Thursday, May 24, 2012

Purple and Turquoise

I'm trying to stay focused and get new work listed on Etsy. I put two purple and turquoise combination sets up today. I've been playing around with silver coring some larger holed beads and I'll post pictures as soon as I have a few done.

Wednesday, May 23, 2012

Well darn, I was trying to put a silver tubing inside one of my floral beads and I must have pushed the limit and it broke. The tubing is scrunched so that must be it. It was only my second time to try this so this has to be a learning process. This could get expensive!
You can see what a nice floral it was with really deeply plunged petals. I'll try again after I get back to the torch! What we go through to create our art! Some successes, some failures!

Thursday, May 17, 2012

Tiger By The Tail

Isn't this fun? Beads that have a number of steps are much more interesting for me to make. There are a number of interesting things going on in this bead! First of all the two stringers are each separate items that must be made before you start the bead itself.

One of the stringers is a combination of a reactive glass shaped into a barrel or cone and then small black stringers are placed on and then melted into the sides of the barrel in a symmetrical pattern. The barrel is heated up to almost molten and then pulled into small string-like pieces, hence the term "stringer" as you twist the glass before it hardens. The colors are enhanced, sometimes more sometimes less, in the barrel by the heat and the twisted black lines form an interesting pattern as you can see by the small lines that cross diagonally on the stringer. As these pulled pieces cool they can then be added to your bead; once it is created.

The second stringer is a rod of ivory glass that is heated. The tip end is rolled onto a piece of very thin sterling silver sheet. The heated glass causes the sterling sheet to stick to the glass. By pressing on the sterling you burnish the sheet to the glass. This keeps it from flying away when you reintroduce it to the heat; it's very thin. Put back into the flame, it is burned into the ivory glass. This becomes an almost molten ball, and is then pulled into small string-like pieces just like the 1st stringer. When it has cooled it is then used on your bead as a design element. In the above bead I used the sterling silver stringer to place dots around the "tiger tail" and on the bead. The sterling silver can actually be seen, because as the dots are heated on the bead, to melt them into the surface, the silver tends to ball up into little tiny balls. I love the way it adds a bit of sparkle to this bead, in particular, and really makes your beads elegant additions to jewelry designs.

Friday, January 8, 2010

I Really Do Have Things To Say...

I guess I'm listening and observing and then somewhere down the road my subconscious kicks in about a thought I had, on that thing I heard or saw, and I'll head out on an idea to make it my own. I have learned, (I'm old enough to have learned hopefully) that a little study on any subject before jumping in will usually keep one from putting foot A in mouth B! I've discovered that research is fun and sometimes it's hard to know where to stop and just start doing. I struggle with that concept every day while trying to get to the torch, and yet here I am making an effort to post on my lonely blog. It's a goal I have for this year to be better and feel more comfortable blogging about "ME". That is what blogging is all about heh?

January is here and a new year of experience, bead shows, new beady friendships, educational opportunities and always new beads and more glass are filling up my calendar. It's going to be a fun year! I love this new shape I've been making. It's a rather flat bead called a squeeze. This one has silver leaf and a thread of red wrapped around twice.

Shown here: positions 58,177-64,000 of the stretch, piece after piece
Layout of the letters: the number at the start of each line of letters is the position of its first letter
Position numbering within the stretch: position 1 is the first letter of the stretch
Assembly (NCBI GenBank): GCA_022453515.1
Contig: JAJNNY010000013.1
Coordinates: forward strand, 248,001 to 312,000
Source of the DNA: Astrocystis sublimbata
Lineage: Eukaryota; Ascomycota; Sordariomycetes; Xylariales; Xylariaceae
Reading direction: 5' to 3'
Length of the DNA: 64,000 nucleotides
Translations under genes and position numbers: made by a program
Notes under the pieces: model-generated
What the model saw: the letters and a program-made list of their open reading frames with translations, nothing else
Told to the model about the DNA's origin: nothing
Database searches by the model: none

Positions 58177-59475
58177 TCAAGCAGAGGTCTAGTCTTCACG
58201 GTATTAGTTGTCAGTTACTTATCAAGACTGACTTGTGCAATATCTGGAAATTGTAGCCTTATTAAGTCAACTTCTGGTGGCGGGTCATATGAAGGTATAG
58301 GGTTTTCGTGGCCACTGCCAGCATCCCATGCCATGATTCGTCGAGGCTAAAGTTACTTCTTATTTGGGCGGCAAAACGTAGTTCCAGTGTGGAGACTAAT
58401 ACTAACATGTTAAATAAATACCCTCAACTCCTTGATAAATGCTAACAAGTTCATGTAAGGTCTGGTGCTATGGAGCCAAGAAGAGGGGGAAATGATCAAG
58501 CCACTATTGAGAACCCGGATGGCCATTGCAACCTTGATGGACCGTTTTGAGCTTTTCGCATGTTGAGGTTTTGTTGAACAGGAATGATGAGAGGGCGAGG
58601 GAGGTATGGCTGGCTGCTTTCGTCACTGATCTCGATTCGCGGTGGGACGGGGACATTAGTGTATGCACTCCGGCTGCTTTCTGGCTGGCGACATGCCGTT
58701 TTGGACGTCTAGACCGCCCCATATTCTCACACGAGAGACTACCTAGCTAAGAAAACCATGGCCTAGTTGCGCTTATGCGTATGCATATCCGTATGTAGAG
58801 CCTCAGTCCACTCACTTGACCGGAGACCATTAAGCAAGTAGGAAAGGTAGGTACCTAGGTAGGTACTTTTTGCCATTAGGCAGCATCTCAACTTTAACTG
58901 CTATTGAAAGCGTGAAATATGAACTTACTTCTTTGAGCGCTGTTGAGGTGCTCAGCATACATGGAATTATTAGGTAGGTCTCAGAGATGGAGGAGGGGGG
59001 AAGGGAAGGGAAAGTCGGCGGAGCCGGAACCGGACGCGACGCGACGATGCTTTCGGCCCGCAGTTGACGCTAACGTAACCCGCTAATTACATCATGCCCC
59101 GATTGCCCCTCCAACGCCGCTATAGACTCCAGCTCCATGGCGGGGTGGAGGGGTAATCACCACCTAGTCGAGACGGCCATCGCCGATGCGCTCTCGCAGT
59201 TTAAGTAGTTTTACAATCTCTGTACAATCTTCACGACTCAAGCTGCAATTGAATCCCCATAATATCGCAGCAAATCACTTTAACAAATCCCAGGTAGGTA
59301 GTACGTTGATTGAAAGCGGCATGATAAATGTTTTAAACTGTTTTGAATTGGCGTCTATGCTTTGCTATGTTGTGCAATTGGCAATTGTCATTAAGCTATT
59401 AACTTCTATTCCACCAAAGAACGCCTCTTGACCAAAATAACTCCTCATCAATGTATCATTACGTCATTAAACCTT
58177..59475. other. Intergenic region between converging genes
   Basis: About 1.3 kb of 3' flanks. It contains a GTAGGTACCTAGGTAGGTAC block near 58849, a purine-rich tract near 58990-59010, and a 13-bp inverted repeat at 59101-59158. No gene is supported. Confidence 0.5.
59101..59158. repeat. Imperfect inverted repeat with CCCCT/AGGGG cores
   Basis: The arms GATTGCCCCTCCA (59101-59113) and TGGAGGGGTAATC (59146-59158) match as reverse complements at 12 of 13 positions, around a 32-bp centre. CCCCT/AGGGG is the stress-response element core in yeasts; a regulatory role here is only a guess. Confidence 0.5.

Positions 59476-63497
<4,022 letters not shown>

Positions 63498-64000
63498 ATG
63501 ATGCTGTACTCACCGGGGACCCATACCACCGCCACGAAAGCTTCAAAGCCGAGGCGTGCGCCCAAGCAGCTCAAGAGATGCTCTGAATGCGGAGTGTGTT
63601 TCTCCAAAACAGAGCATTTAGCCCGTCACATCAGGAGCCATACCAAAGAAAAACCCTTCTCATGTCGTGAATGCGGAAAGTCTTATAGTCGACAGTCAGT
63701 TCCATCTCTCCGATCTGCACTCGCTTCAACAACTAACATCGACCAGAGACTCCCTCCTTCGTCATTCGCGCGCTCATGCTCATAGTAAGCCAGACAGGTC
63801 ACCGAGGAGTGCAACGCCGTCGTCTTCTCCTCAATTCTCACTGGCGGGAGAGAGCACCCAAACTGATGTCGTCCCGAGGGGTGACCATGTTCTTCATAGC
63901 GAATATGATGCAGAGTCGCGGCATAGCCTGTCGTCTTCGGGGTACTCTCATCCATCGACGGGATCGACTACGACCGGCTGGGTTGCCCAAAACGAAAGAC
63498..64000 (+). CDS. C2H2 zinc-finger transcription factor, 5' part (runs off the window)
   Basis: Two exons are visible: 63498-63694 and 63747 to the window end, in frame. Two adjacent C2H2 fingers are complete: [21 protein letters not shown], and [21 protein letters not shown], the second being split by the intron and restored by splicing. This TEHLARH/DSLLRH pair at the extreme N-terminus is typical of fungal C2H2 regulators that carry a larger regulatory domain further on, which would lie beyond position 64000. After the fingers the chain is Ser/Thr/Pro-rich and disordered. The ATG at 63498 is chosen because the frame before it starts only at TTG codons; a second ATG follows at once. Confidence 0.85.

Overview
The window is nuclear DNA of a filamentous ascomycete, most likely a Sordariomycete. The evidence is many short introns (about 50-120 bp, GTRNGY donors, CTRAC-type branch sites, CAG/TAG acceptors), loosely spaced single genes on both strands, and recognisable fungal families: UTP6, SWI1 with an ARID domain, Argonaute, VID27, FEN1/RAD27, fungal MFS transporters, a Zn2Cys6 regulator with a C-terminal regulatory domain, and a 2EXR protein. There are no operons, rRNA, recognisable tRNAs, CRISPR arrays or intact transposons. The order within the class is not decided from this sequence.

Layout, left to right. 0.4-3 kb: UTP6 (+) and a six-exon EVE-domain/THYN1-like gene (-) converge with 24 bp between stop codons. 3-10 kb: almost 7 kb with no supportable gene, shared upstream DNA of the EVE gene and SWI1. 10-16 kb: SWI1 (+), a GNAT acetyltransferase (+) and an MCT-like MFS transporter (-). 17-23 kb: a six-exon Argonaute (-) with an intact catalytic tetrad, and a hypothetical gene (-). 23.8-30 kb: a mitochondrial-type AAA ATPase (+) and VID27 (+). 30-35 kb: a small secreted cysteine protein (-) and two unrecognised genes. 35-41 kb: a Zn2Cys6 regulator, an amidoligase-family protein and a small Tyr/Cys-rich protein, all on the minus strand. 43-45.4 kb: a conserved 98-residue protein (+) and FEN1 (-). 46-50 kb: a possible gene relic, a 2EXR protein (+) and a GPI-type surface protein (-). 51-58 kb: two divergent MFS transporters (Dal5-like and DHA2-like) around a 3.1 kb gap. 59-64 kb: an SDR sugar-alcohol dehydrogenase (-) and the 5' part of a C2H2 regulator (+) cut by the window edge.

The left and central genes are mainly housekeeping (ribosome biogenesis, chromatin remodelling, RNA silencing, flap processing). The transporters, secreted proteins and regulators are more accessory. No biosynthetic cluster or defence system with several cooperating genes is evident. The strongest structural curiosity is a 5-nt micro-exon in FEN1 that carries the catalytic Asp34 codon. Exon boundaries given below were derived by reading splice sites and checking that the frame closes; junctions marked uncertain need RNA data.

The ORBS(OR Regional Bead Society) has our first meeting this Sunday at Aquila Glass School. I am honored to provide a leadership role this next year and hope we can develop some new fun ideas for bringing teachers and speakers to our area. Portland is so rich with arts, and glass, in particular, and there are great lampwork artists that call Portland home, so connecting the dots is on my agenda. If you're in the area, come join us. Go to the ORBS website to get the details.

Happy to be melting glass...

Monday, September 21, 2009

It's About Time!

I have been remiss in posting to my blog. As I recovered from the loss of our dog, I just got busy taking care of me and focusing on the shows I would doing this spring, summer and fall. I am here, do have a life with my husband John, am making beads and doing shows. This blog thing is somewhat like climbing Mt Hood. From a distance it looks beautiful and covered in snow most of the year it kind of takes my breath away when I see it. You WANT to be part of that mountain; majestic, free and awe inspiring. From the base it looks impossible to climb and the mental effort knowing you are about toh start up, seems insurmountable. Although I enjoy reading about, feeling involved in and watching the creative process of others, through their blogs and postings I don't actually understand how they get everything else done. It's not only the blog, it's Facebook, it's emails, it's sitiing at a torch, it's making jewelry, taking pictures, processing pictures, posting things here and there and trying to keep the cobwebs cleaned off of my website. I don't mean to whine, it just sounds like it! Then the excuses begin. Who cares what I have to say? Why would anyone be interested? I've got things screaming at me that I need to do. I must to get up out of this chair and conquer something that can be seen and realized. Not leaving the house to work has created some boundry problems. It's a challenge to compartmentalize each area when I'm doing several things at once all over the house. I've gotten better but still have areas to improve in, on regular posting and organizing my life around the business of beads.

My friend Mona has encouraged me to post (she's not the only one!), so this one is for her. The bead is a wonderful big focal that looks great on one of those sliding knot necklaces. This focal is made with a base of Pistachio, a dot sequence of Chalcedony and Latte and raised dots of Green Luster. It's all Gaffer, and I like using Gaffer Glass because of the intense colors. The Chalcedony was fun to use and stikes with beautiful colors almost immediately. I haven't used anything but Effetre for 5 years so using something different is fun, but I'm a little color challenged, being so used to the Effetre colors. The viscosity of the COE 90 (Bullseye) and COE 96 (Gaffer, Uroboros, Reichenbach, Zimmerman)glasses is a lot more tolerant to design, which I love.

I'm off to conquer the day!

Monday, May 11, 2009

Boomer, our beloved dog
8-3-95 to 4-23-09